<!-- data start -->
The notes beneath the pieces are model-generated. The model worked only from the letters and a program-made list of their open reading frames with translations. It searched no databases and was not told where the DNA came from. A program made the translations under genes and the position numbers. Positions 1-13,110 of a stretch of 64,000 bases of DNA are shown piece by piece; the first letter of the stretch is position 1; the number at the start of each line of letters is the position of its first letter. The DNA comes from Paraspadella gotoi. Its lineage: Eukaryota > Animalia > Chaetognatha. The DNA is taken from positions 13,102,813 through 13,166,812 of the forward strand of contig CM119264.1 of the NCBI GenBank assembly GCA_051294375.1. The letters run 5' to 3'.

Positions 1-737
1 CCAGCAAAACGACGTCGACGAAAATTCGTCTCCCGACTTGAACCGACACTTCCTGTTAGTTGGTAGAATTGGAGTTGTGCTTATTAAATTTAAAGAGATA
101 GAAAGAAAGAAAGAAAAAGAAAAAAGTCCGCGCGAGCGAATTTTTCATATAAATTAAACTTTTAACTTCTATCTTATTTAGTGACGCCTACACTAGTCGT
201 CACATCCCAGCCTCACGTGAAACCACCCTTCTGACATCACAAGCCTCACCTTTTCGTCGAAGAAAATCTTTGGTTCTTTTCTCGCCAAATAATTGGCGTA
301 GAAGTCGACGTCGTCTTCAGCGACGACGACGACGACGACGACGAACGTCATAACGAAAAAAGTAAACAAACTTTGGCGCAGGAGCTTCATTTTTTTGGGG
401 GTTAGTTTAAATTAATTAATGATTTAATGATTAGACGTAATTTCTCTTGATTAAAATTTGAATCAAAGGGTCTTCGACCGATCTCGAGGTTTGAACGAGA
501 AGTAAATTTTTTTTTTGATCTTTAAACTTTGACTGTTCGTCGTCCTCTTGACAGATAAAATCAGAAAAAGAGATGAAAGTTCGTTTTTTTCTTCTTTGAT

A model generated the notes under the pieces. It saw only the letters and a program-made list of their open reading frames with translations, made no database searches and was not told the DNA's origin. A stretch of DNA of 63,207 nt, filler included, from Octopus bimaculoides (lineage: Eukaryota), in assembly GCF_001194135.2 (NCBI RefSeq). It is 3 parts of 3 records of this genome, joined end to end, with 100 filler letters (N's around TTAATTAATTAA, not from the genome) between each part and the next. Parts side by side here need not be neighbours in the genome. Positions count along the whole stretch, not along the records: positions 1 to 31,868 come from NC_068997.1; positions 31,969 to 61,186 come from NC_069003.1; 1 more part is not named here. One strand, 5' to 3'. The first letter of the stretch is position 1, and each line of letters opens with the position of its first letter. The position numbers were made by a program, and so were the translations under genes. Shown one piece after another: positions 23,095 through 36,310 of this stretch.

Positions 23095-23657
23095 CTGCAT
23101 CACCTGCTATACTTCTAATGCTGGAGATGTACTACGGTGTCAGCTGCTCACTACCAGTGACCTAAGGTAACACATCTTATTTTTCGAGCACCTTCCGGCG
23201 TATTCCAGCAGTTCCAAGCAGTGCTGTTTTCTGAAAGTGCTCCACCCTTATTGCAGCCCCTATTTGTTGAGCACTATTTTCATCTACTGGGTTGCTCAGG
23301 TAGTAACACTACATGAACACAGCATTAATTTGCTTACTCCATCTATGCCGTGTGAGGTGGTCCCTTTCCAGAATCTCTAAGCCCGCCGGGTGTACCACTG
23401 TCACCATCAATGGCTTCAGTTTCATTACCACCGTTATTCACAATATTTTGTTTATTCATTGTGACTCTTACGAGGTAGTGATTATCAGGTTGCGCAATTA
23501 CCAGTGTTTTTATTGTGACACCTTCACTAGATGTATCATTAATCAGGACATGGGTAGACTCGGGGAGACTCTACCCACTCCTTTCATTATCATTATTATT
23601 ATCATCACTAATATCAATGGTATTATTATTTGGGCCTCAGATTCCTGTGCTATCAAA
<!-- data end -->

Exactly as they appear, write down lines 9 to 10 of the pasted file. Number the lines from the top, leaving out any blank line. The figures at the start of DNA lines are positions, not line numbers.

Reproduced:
A model generated the notes under the pieces. It saw only the letters and a program-made list of their open reading frames with translations, made no database searches and was not told the DNA's origin. A stretch of DNA of 63,207 nt, filler included, from Octopus bimaculoides (lineage: Eukaryota), in assembly GCF_001194135.2 (NCBI RefSeq). It is 3 parts of 3 records of this genome, joined end to end, with 100 filler letters (N's around TTAATTAATTAA, not from the genome) between each part and the next. Parts side by side here need not be neighbours in the genome. Positions count along the whole stretch, not along the records: positions 1 to 31,868 come from NC_068997.1; positions 31,969 to 61,186 come from NC_069003.1; 1 more part is not named here. One strand, 5' to 3'. The first letter of the stretch is position 1, and each line of letters opens with the position of its first letter. The position numbers were made by a program, and so were the translations under genes. Shown one piece after another: positions 23,095 through 36,310 of this stretch.

Positions 23095-23657